Lords of Nature

posted in: Living with Carnivores | 0



to Understand Who They are

So here is a DVD that we highly recommend all our farmers to watch. It not only shares with you the importance of these predators, but also incorporates the many ways that farmers can live well with them.

AND HOW ~ by telling the stories of others who have very successfully done so!

If you choose not to purchase it, you can ask your local library to issue an Inter-library loan in order to obtain it.


Great Pyrenees on the Move!

posted in: Guardian Dogs | 0


Mary McGuire, an experienced and excellent breeder of Great Pyrenees Guardian dogs shares this night time event on here farm. It is actually an excellent time of the year to share this event, as Coyote pups will be born soon in April and May….Spring time. Listen carefully to her words ~ she is successful and happy in all she does, because she understands the world of the Coyote, and respects it. Life is good OR  as we say in Maine “The way Life should be!”

I just spent the hours between 3AM and 5 AM listening to a couple of my Pyrenees kicking up quite a ruckus. It is Spring and time for all good coyote parents to hunt for their new pups. Of course this can at times really anger the Pyrenees who are in charge of our south barn and pasture.

There is a nice little stream that runs thru the pasture on the other side of their fence and many nights the coyotes travel down that stream looking for late night snacks. Since their hunting duties are much heavier during this time of the year it can cause them to take more chances than usual. Most of the time the coyotes stay far away from that area but hunger does cause the predators to gamble a bit.
 On this particular night,  I got the chance to hear Justus and Kate (my Great Pyrenees Guardian dogs)first warn the coyotes to “get away” and then go into full voice “get the heck out of here” mode as the coyotes came closer. The yips of the coyotes seemed so tiny when compared to the huge full throated barks of this pair. They would run from one end of the field to the other up a big hill and then down to the bottom that borders the creek quite closely.
I could almost hear their huge feet pounding the ground as they ran barking right past my bedroom window. This is the closest field to the house so it does give me the chance to observe these two patrol, and then go into full defense voice. It is so nice to just listen with no fear of any loss of sheep or chickens. They are an intact breeding pair, who are quite devoted to each other. Each Pyrenees works very hard at their job but also loves to play with their partner and then lay quietly with the sheep in the afternoon sun.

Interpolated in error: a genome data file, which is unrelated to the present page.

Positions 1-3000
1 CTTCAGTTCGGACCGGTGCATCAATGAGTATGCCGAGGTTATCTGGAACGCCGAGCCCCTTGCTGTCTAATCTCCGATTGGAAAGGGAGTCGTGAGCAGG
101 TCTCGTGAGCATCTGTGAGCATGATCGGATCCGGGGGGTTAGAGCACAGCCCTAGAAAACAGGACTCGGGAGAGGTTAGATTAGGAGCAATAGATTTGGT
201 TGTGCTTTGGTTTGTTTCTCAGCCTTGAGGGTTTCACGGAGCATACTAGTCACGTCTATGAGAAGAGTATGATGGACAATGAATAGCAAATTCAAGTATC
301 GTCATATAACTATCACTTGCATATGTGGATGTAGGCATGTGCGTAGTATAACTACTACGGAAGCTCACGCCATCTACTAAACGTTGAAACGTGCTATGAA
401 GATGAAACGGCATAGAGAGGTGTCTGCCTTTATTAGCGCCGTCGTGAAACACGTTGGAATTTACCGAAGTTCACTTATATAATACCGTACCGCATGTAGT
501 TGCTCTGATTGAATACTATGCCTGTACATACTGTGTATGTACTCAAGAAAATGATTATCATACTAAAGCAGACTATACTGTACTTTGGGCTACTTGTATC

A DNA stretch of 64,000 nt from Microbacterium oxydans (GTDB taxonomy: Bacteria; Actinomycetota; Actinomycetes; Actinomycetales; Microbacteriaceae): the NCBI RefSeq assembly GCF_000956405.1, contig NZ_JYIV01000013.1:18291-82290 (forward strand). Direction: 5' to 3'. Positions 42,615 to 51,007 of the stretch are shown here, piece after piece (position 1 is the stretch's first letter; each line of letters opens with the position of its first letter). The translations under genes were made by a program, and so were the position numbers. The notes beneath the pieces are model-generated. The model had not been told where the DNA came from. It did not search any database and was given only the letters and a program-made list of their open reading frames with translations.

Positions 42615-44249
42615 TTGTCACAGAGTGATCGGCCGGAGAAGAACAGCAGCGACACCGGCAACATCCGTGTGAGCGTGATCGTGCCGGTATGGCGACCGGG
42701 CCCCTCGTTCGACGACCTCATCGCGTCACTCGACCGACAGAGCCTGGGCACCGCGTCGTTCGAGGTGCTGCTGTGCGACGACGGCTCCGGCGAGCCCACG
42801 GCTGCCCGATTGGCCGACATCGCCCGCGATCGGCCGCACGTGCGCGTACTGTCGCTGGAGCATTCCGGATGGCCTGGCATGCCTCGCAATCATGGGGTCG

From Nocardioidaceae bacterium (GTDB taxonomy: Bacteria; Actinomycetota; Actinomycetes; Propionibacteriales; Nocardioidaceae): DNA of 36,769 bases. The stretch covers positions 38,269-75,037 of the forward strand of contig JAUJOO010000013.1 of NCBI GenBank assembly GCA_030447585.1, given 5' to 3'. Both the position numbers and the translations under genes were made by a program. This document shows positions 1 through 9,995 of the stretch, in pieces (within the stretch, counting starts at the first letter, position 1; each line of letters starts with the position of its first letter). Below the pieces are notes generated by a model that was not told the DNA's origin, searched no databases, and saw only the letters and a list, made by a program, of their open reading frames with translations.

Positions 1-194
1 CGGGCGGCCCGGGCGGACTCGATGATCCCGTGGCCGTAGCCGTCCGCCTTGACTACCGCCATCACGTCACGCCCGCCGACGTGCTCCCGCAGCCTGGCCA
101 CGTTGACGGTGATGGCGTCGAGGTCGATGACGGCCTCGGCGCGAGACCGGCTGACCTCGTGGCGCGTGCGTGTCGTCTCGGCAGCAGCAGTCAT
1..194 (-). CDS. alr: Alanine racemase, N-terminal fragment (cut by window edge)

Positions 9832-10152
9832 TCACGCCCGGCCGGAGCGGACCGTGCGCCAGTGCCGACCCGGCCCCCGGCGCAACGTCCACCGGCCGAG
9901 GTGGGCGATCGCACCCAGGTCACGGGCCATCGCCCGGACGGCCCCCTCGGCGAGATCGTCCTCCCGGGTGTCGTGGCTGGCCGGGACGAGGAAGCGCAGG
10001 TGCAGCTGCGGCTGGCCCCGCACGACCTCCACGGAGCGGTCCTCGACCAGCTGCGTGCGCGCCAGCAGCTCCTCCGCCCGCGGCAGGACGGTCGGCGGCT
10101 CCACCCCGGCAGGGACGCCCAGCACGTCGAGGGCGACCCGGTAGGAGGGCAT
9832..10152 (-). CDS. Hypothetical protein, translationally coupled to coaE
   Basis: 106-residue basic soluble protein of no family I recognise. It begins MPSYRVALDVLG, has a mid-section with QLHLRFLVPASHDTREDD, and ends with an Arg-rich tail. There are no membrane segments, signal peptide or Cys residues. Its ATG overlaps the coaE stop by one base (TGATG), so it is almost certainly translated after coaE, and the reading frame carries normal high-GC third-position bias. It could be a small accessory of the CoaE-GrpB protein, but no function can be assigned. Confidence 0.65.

This is a much nicer way to protect my livestock and also enjoy a beautiful dog do the job they were bred to do. It certainly is better than trying to shoot or trap or poison the coyotes. Meanwhile the predators can keep the groundhogs in limits along with a few other “varmints”. Nature can do the job if we just allow it to do so.”

Photo: one of Mary’s Great Pyrennees on the move

Your Farm is an Ecosystem

posted in: Farm as ecosystem | 0

HPIM0200How many of you have read the new book Half the Earth by renowned ecologist E.O. Wilson. He has written that we humans need to be thinking about saving half the Earth for all the other living beings with whom we share our planet.

What about your farm? You need not save half, but maybe think more of it being an ecosystem, and how healthy you want it to be. Here is a link from a farm in Florida who have decided on saving parts of their farm as “non-human zones.” They wanted to share it with you.

When you read their blog post, note a short comment when referring to predators ~ Note that they write “The draw back?” note the question mark. You can almost feel how they have moved through the presence of predators by themselves …as you read on. Here is the link: http://floridahomesteading.com/non-human-zones/